Regina & Charlie as they looked in
The Two Character Play by Tennessee Williams
Today my friend Regina called me from the street and told me that she and Charlie (who is also my friend as well as being Regina’s husband) were walking downtown to Canal Street to buy a radio. When she told me this, it struck me as such an old-fashioned thing to be doing. I can’t remember the last time I heard someone mention going to buy a radio. Even a sentence like, “I heard it on the radio” has become a rarity unless the person saying it is talking about the car radio. 

Regina told me that on Canal Street there’s a guy who sells old radios in good working condition, and that the last time they bought a radio was in 1980. I found it comforting to hear that they were going to buy it on Canal Street, because Canal Street in my own consciousness is a place where people have always gone to buy things like a radio, or a burglar alarm, or pretty much anything utilitarian. I don’t remember the last time I had simple radio, but it was long ago. It’s interesting how some things can fade into obscurity almost imperceptibly, while other things never seem to change at all.

Last week, as I walked westward on 22ndStreet towards the river, I passed a big public schoolyard just as recess was happening. The sound of recess is exactly the same as when I was a kid, with lots of yelling and shouting and kids racing around in circles. The only difference with these kids is that they were all wearing masks, which I was glad to see with everything going on at this moment in time, because wearing masks is smart, considerate, and they definitely help lessen the spread of disease. 

The kids were all wearing their masks but other than that they were no different in their playing than kids were back in the time when it was common for people to go and buy a radio. I thought of my dad, who was born in 1922, and his stories of quarantine and childhood illnesses that were common when he was a kid. People would put a little card on their door if there was a certain illness there, to warn other people off. My dad told me how he would see a card for something like Scarlet Fever on a door, and he would hold his breath and cross the street. He would be hurrying home from school so as not to miss his favorite show on the radio, which was called Vic & Sade


Something else he told me about the radio was how sometimes, in between shows, there was dead air. Just silence. He remembered sitting on the living room floor of his house in 1936 waiting for the execution of Bruno Richard Hauptmann, the Lindberg baby kidnapper, and how there was just nothingness with the occasional remark by an announcer, saying things like, “The Governor has not given a stay of execution.” And finally after a long silence, the announcer’s voice stating, “Hauptmann is dead,” and then a sigh of relief from my father’s mother, sitting in the chair near the big wooden radio.


On 22ndStreet I followed a postman pushing his cart piled with mail past the schoolyard, looking pretty much the way postmen always have, and I remembered a funny postman who used to come to my coffee wagon every day on Broad Street across from the Stock Exchange. He had a long gray beard and his name was Allan. At a certain point he told me that in his building on Staten Island there was an apartment available that he thought I could probably get. The thing is, he told me, an old lady, his good friend, had lived there for many decades and she had recently died. He said she always paid the rent—which was very low—in cash. This was in the 1980s, when things like paying the rent in cash still happened, and Allan’s idea was for me to come live in the old lady’s apartment, keep paying the rent in cash, and that way the landlord would be none the wiser. So I went over to see the apartment, since Allan had the key. The building was in the town of St. George, on a hill above the ferry landing. It was a handsome but somewhat run-down building of the deco era, and Allan told me that once upon a time, Paul Newman had lived there.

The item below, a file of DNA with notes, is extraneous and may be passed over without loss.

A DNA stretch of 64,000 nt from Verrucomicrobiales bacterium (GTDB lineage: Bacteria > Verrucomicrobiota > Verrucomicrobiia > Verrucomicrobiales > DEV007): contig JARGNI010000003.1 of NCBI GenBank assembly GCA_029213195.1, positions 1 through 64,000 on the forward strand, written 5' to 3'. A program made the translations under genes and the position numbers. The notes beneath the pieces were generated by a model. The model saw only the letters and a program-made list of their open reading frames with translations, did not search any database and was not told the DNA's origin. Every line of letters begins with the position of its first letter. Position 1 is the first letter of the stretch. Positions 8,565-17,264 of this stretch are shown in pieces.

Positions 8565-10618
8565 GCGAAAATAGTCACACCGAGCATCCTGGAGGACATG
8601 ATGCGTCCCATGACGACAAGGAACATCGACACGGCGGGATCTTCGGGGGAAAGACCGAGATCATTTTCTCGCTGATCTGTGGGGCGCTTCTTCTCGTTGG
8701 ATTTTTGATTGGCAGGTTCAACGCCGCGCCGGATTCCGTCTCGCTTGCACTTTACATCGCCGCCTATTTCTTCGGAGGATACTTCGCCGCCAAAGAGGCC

The apartment itself was a lovely little place in a time warp somewhere between the 1940s and ‘50s, with a beautiful view of Manhattan and the orange ferries passing each other on the water. On a table beside the sofa was a framed photograph of a young woman—the lady herself Allan said—taken just after she’d arrived in New York from Scotland. She had a pleasant, freckled face, and she’d worked as a waitress around the New York City courthouse all her life. She’d never married. And sitting on the sofa was the lady’s orange tabby cat. I sat beside the kitty and told her that if I were to come and live there, it would always be her place first. Had it really been possible, I would have done it. I still lived all over the place then, and I would have liked to live there with the kitty and the young Scottish girl in the photo. But of course it didn’t come to pass. The landlord knew the truth, and Allan took in the kitty. 


I’ll always remember that day, the way past and present somehow came together seamlessly in the little apartment on Staten Island, the way it did as I passed the playground on 22ndStreet. Someday, I thought, these kids will be the age that I am now, and they’ll remember the mask time the way my dad remembered scarlet fever, and talk about it in just the same way.

1 comment:

  1. Perfectly realized: if it were a painting, it couldn't be more memorable.